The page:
Insulation Warrant of Fitness (WOF) is on its way.
There’s no doubt big changes are afoot for landlords and potentially any home owner that may wish to rent out their property in the future. 2013 saw a ground swell of programmes designed to set minimum insulation / warmth standards for rental properties and while none have made it over the line as yet, there’s no question which way the winds are blowing…
In May 2013 the Government announced the Warm Up New Zealand: Healthy Homes programme, a continuation of the Heat Smart programme that ran from 2009 to 2013 which provided subsidies for insulation for at risk people who met the criteria.
In September, Wellington Mayor Celia Wade-Brown launched a proposal for a ‘warrant of fitness’ scheme that would grade the warmth and insulation of rental housing in Wellington with the goal being to encourage landlords to upgrade housing to more healthy levels.
Then in October Phil Twyford’s Healthy Homes Guarantee Bill was drawn from the Parliamentary ballot aiming to legislate that every rental home in NZ meets minimum standards of heating and insulation.
“You don’t need a crystal ball to see what’s coming”, says Tony Naidu of Heatsavers. “Minimum standards will happen. New Zealand Winter temperatures average around 13.5 degrees Celsius where the World Health Organisation recommends minimum overnight bedroom temperatures of 16 degrees and living space temperatures of 18 degrees or 20 degrees for more vulnerable groups (children, elderly and people who are ill). Governments and Councils will place the burden of responsibility on landlords sooner or later; it’s just a matter of what will be required and when.”
From a public monies perspective, up to 70% of New Zealand homes are inadequately insulated. That’s a huge drain on the State; in health care costs and in subsidies for low income families’ heating bills. Rising energy costs put many more families at risk of financial hardship. Insulation is the way forward but it will have to be effective and affordable.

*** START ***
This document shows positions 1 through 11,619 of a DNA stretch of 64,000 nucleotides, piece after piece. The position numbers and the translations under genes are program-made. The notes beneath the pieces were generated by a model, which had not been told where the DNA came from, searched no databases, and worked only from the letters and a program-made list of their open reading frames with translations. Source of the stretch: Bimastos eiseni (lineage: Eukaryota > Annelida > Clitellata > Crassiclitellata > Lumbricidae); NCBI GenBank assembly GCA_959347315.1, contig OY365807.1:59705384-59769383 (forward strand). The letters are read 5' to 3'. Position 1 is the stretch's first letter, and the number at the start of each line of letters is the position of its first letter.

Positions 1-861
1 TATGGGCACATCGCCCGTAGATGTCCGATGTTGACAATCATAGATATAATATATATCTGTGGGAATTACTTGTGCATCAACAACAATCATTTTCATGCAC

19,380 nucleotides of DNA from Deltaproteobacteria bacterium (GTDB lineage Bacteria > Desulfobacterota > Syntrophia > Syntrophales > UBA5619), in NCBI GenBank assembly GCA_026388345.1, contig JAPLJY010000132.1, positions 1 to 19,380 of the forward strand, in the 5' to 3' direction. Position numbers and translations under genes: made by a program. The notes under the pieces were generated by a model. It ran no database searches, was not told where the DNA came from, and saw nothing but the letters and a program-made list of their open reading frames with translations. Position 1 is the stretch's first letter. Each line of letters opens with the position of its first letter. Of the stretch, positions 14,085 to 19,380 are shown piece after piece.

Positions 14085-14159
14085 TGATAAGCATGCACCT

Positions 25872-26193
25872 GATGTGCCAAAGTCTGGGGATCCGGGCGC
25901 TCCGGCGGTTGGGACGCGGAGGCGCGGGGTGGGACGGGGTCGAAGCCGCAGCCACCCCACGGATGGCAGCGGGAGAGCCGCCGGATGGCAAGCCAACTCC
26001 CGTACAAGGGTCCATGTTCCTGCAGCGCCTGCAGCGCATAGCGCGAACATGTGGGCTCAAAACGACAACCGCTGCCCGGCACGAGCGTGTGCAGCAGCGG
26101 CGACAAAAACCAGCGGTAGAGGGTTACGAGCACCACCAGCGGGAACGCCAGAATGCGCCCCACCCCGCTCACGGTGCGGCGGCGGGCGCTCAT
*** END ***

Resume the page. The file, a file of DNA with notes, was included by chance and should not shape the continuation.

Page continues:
Says Naidu, “Right now, we have a fairly nation-wide shortage of properties to rent so there’s no pressure on landlords to insulate in terms of appealing to tenants. However, when the regulations require it, there’ll be a run on insulation and as we all know, with increased demand comes increased pricing and longer delays as insulators scramble to keep up”.
So now’s the time to investigate the options? Naidu says, “Yes! Looking at your insulation options right now let’s you at the very least understand the costs, options, timeframes and likely return on your investment. Leaving it until the inevitable regulatory requirements kick in just leaves you at risk, of increased costs, delays and potentially even untenantable downtime until you’ve caught up with the regulations”.
The benefits according to Naidu include, “between 4-5 degrees increased Winter temperatures and of course cooler temperatures in Summer. With very little heating added to that, it would bring the average New Zealand home up into World Health Organisation recommended zone. Bear in mind thought that while insulating under floors and in ceilings is a good start, you only see that kind of temperature gain when the thermal envelope is completed and that means under floors, in ceiling and in walls”.
He continues, “Our product is a third to a quarter of the cost of traditional insulation methods to retrofit insulation into the walls of your existing home and can be completed in days not weeks. Tenants don’t have to move out as the work can be non-intrusive. Not to mention, it’s a much more sustainable approach that reduces the need for landfill waste, while giving you virtually immediate access to all the benefits”.
If you’d like to find out more about insulation your home, contact Heatsavers for a free, no-obligation quotation. For health, wealth and well-being, it’s an investment well worth checking out.
Author Cara Tipping Smith